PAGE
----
AAA  Jul. 17, 2015 7:52 PM ET
Chattanooga gunman spotlights difficulty of foiling homegrown plots
  Craig Whitlock, Adam Goldman and Greg Miller
The Washington Post News Service
  •       AIM
  •       Share

Buy AP Photo Reprints

(c) 2015, The Washington Post.

As investigators sought to decipher the motives of the gunman who targeted U.S. troops in Chattanooga, Tennessee, they also began to confront the uncomfortable question of whether counterterrorism agencies are reaching the practical limits of what they can do to detect homegrown plots.

On Friday, federal officials said they were investigating the Chattanooga shootings as a possible terrorist attack but were a long way from drawing conclusions. They said the gunman, 24-year-old Mohammad Youssef Abdulazeez, had not previously drawn the attention of authorities, save for a drunken-driving charge a few months ago.

But Abdulazeez's travels to the Middle East, his acquisition of multiple firearms and his recent online musings about the meaning of Islam were coming under fresh examination as hundreds of federal agents sought to reconstruct his movements and mind-set.

"At this time, we have no indication he was inspired by or directed by anyone other than himself," Edward Reinhold, the special agent in charge of the FBI's office in Knoxville, Tennessee, told reporters Friday.

U.S. officials said that devices including a computer and cellphone believed to have belonged to Abdulazeez were being examined by FBI technicians in a laboratory at Quantico, Virginia.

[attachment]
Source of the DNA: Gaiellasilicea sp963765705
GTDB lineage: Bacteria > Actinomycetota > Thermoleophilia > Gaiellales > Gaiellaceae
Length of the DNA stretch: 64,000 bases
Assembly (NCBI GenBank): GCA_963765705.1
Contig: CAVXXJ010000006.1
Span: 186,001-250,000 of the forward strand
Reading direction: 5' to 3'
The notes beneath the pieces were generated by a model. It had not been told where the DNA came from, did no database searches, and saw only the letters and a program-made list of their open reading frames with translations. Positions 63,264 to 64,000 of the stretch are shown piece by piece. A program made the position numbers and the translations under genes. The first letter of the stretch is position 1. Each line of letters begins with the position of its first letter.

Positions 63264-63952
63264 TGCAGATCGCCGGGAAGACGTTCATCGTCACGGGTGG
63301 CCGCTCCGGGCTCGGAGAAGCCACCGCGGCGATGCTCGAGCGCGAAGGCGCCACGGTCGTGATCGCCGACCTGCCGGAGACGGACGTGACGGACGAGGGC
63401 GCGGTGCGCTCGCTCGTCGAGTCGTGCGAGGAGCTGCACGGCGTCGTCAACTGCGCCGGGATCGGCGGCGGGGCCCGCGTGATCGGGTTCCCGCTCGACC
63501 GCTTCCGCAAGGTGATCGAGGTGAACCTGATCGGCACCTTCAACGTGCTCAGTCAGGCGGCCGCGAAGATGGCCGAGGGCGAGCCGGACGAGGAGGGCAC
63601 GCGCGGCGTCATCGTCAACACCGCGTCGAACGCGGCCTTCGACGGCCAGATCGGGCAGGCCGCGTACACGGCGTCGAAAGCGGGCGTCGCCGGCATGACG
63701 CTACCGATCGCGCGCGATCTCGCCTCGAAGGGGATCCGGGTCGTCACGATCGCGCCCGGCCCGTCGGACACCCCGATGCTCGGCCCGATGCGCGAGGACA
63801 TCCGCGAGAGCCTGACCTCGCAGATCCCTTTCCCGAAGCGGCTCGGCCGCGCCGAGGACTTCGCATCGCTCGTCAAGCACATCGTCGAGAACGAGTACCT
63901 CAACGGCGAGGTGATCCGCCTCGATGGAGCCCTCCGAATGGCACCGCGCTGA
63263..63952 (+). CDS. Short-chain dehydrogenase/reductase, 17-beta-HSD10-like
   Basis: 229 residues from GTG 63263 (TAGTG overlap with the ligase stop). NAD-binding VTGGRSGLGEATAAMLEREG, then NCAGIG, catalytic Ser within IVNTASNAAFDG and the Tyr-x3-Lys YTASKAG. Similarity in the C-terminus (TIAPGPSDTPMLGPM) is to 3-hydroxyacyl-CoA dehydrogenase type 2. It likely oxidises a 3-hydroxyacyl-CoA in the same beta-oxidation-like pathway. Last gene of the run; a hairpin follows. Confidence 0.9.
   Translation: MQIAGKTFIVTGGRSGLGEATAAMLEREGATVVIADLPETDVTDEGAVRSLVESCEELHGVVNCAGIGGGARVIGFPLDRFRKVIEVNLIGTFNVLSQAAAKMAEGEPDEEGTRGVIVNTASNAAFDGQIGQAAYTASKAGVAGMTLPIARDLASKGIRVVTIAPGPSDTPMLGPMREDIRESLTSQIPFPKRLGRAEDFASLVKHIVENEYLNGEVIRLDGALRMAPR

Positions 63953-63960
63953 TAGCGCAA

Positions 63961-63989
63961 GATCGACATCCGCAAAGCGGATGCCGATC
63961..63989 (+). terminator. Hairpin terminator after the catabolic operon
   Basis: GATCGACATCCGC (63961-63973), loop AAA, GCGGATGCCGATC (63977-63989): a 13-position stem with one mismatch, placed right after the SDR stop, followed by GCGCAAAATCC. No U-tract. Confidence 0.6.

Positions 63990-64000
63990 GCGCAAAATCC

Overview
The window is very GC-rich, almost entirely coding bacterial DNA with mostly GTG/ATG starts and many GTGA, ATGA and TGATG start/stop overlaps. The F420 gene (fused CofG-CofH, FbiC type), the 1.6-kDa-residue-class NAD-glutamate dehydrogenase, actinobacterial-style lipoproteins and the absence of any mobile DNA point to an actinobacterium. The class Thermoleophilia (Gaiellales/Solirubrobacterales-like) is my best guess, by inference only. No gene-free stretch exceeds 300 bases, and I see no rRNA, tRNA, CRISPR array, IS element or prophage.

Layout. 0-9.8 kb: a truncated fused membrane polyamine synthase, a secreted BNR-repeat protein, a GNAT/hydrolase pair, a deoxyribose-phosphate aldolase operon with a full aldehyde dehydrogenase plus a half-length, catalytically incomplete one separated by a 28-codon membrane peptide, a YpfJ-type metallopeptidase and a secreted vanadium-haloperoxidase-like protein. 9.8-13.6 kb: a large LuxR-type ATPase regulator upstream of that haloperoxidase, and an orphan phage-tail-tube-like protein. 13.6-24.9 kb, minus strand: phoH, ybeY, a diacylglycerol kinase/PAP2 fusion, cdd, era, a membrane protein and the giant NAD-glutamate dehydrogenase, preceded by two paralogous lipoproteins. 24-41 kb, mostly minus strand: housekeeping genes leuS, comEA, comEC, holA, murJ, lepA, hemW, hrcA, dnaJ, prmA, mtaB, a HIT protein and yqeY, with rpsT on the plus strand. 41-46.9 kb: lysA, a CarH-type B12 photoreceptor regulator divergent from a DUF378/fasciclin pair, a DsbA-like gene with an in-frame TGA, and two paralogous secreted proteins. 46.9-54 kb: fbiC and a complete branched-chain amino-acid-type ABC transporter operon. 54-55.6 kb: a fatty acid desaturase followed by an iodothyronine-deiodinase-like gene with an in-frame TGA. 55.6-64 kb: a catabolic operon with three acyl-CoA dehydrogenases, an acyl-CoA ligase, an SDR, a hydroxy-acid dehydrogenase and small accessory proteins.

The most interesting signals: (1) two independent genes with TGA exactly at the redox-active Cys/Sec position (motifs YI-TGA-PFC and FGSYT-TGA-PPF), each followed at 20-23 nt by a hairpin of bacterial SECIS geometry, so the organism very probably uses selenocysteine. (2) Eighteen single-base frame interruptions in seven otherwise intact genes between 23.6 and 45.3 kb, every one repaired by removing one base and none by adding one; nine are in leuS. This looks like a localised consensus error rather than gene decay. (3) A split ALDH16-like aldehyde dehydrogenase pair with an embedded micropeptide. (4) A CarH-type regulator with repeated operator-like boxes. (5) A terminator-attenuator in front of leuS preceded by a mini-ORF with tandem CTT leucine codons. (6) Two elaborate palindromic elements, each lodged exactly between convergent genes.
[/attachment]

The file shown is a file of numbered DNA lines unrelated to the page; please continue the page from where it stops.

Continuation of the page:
The FBI said that Abdulazeez was armed with at least two rifles or shotguns, as well as a handgun, when he opened fire on a military recruiting center and a Navy Reserve facility in Chattanooga. Authorities did not give a more detailed description of the firearms or say how he obtained them.

"Some of the weapons were purchased legally and some of them may not have been," Reinhold said.

U.S. counterterrorism officials have become increasingly worried about the ability of the Islamic State and al-Qaida offshoots to attract and radicalize followers in the United States. At the same time, authorities have expressed concern that their ability to detect such contact has been eroded by the spread of encrypted communication.

Federal authorities have arrested more than 10 people over the past six weeks who are suspected of having ties to the Islamic State. U.S. officials said the crackdown was part of an effort to suppress a surge in suspected plots aimed at unleashing violence on U.S. targets during the Muslim holy month of Ramadan, which ended on the day of the attacks in Chattanooga.